Using Technology to Deepen Democracy, Using Democracy to Ensure Technology Benefits Us All

Monday, May 30, 2011

Sad But True

The ever sensible, indispensable Steve Benen, on reading the same Krugman column I reacted to in the last post:
If I had to guess, I’d say many White House officials would approve of this kind of approach, but tend not to say so. Why not? Because of political realism -- the president and his team don’t see much value in pushing a series of proposals that have no chance of passing Congress. An ambitious approach to lowering unemployment was effectively taken off the table the moment Americans elected a Republican-led House. If voters wanted policymakers to focus on jobs they shouldn’t have backed candidates intent on making unemployment worse. The administration could still push the issue, even if a jobs agenda can’t pass, but Obama’s team see political risks in such an approach -- the more the president sticks his neck out, the more he appears ineffectual when Congress ignores him.


jollyspaniard said...

High unemployment can be good for some companies because it means they can pay people peanuts. I don't see Republicans overly bothered about high unemployment quite the opposite actually. The right wing blogs report on the unemployment figures with unrestrained glee.

It's unfortunate because there is a lot of potential to relocate previously offshored manufacturing back in the US. Plus there's that whole Green Manufacturing thing which a lot of countries are enjoying, including my ancestral home of Spain of all places. I never would have dreamed that Spain would be ahead of the US in anything technological.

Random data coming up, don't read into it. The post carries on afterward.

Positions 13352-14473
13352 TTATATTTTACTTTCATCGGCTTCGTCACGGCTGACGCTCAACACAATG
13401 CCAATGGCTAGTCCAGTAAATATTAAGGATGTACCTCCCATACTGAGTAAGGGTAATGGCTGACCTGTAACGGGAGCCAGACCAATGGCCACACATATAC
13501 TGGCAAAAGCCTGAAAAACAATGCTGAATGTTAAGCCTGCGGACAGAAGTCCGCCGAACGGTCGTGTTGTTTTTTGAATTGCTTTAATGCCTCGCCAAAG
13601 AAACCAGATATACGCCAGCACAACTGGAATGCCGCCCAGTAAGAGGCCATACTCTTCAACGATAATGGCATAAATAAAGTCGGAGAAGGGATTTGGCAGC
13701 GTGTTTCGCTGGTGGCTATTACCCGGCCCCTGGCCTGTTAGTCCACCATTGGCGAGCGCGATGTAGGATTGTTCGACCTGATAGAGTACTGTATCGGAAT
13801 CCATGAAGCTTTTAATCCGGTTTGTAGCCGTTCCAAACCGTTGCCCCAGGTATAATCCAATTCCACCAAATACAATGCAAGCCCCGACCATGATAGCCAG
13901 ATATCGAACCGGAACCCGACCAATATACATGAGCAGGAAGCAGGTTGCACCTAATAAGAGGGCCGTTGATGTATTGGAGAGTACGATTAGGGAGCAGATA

I'm confident that the US will do the right thing after it exhausts all the alternatives though. And the alternatives seem close to exhausted.

Dale Carrico said...

I'm confident that the US will do the right thing after it exhausts all the alternatives though.

I wish I were so confident.

We have only two parties in this country (third parties are pre-emptively written out of the system as anything but spoilers and symbols) and one of them wants a conversation about solving problems and the other wants a conversation about dismantling government, that is to say, dismantling the apparatus through which shared problems can be solved or even discussed.

Eventually, of course, the Republicans will have to re-orient away from their present madness -- and that is indeed what it is -- else be marginalized into a nonviable regional rump.

But it's not at all clear that the pace at which this will occur provides space and time equal to the address of real planetary problems, climate change, pandemics and other health crises, resource descent, sources of violent instability coupled with arms proliferation, and so on.

My hopes, such as they are, turn as often to the EU, South America, and India as they do to my own US...